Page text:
immune system immune system

The start of flu season is still weeks or months away, but you can get a flu shot now at many pharmacies. "It's a way to get people into the store to buy other things," says Tom Charland, an analyst who tracks the walk-in clinic industry. Darron Cummings/AP hide caption

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Darron Cummings/AP

Jim Allison in his lab at the University of Texas MD Anderson Cancer Center in Houston. Scott Dalton for NPR hide caption

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Scott Dalton for NPR

A Scientist's Dream Fulfilled: Harnessing The Immune System To Fight Cancer

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When a baby is born by cesarean section, she misses out on Mom's microbes in the birth canal. Sarah Small/Getty Images hide caption

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Sarah Small/Getty Images

Researchers Test Microbe Wipe To Promote Babies' Health After C-Sections

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Neanderthals, represented here by a museum's reconstruction, had been living in Eurasia for 200,000 years when Homo sapiens first passed through, and the communities intermingled. The same genes that today play a role in allergies very likely fostered a quick response to local bacteria, viruses and other pathogens, scientists say. Pierre Andrieu/AFP/Getty Images hide caption

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Pierre Andrieu/AFP/Getty Images

Itchy Eyes? Sneezing? Maybe Blame That Allergy On Neanderthals

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Joseph Daniel Fiedler for NPR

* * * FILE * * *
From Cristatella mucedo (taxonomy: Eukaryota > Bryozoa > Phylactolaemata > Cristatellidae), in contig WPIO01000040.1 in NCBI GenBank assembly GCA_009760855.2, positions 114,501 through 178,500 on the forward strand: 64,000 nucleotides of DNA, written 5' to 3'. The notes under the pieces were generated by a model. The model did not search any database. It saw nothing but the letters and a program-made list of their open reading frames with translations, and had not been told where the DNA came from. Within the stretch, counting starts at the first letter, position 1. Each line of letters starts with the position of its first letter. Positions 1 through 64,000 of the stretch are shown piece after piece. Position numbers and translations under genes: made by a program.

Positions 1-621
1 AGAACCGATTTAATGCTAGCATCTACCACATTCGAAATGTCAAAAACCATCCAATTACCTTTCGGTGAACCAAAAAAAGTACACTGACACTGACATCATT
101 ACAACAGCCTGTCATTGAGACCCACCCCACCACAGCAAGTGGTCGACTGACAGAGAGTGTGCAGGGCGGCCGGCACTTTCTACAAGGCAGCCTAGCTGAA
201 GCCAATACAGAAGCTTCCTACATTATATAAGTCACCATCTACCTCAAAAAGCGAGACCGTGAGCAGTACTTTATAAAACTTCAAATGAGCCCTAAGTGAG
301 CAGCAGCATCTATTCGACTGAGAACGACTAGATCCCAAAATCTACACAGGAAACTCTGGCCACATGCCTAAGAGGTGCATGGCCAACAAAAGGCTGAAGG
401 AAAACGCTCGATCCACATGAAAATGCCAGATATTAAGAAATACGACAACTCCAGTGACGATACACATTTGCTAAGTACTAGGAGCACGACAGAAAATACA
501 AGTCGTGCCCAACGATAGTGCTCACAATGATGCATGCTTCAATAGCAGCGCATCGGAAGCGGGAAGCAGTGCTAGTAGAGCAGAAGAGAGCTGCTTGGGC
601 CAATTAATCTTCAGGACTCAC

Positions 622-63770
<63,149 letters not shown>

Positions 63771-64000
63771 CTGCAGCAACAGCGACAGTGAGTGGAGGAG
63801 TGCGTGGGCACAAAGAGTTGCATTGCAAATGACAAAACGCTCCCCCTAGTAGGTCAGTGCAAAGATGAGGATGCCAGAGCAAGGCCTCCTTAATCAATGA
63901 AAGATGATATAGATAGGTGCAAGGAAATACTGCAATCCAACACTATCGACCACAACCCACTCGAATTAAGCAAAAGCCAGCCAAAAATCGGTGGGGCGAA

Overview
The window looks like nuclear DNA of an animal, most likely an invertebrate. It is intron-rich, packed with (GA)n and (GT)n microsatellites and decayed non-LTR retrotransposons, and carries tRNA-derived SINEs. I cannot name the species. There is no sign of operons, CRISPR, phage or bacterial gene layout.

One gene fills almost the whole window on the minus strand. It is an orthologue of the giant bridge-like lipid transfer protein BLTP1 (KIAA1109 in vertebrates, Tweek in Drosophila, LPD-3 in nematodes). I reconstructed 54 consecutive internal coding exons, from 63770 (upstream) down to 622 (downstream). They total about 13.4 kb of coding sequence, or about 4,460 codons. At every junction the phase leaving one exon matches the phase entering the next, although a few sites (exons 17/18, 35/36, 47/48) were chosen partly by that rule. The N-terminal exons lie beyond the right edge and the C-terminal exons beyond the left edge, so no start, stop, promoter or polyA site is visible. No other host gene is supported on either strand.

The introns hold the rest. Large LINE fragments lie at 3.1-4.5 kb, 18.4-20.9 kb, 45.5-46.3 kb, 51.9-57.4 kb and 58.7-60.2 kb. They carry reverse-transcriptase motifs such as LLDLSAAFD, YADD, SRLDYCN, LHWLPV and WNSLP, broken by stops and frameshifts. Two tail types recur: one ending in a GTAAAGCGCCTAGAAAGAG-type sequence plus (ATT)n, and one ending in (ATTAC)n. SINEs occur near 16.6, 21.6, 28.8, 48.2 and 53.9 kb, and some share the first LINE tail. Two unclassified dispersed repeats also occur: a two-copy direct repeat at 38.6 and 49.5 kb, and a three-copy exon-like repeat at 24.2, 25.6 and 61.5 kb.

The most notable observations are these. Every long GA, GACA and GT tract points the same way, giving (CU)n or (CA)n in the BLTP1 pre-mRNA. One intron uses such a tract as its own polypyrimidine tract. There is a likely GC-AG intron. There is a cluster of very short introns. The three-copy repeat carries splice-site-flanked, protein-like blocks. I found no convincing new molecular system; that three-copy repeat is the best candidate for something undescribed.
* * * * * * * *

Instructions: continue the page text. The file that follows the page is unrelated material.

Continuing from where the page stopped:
Fetal Cells May Protect Mom From Disease Long After The Baby's Born

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Psyched that it's finally spring? Shifts in the season may affect more than your mood. Corbis hide caption

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Corbis

Seasons May Tweak Genes That Trigger Some Chronic Diseases

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Vidhya Nagarajan for NPR

Kids, Allergies And A Possible Downside To Squeaky Clean Dishes

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Kathy Liu and her son Joey Xu talk to friends back home in Gainesville, Fla., from his hospital room in Cincinnati. Amanda Aronczyk/WNYC hide caption

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Amanda Aronczyk/WNYC

Son's Rare Cancer Leads Family On Quest For Cure

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David Vetter was born without a functioning immune system and spent his life in a bubble that protected him from germs. He died at age 12 in 1984. Scientists are using gene therapy to treat the disorder so that children can live normally. Science Source hide caption

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Science Source

The genetic factors responsible for a cat's stripes might help researchers understand disease resistance in humans. kennymatic via Flickr hide caption

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kennymatic via Flickr

Could Genes For Stripes Help Kitty Fight Disease?

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Bacteroides species are some of the most common bacteria in the human gut. Enviornmental Health Perspectives hide caption

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Enviornmental Health Perspectives

Thriving Gut Bacteria Linked To Good Health

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Ayodhya Ouditt/NPR

Finally, A Map Of All The Microbes On Your Body

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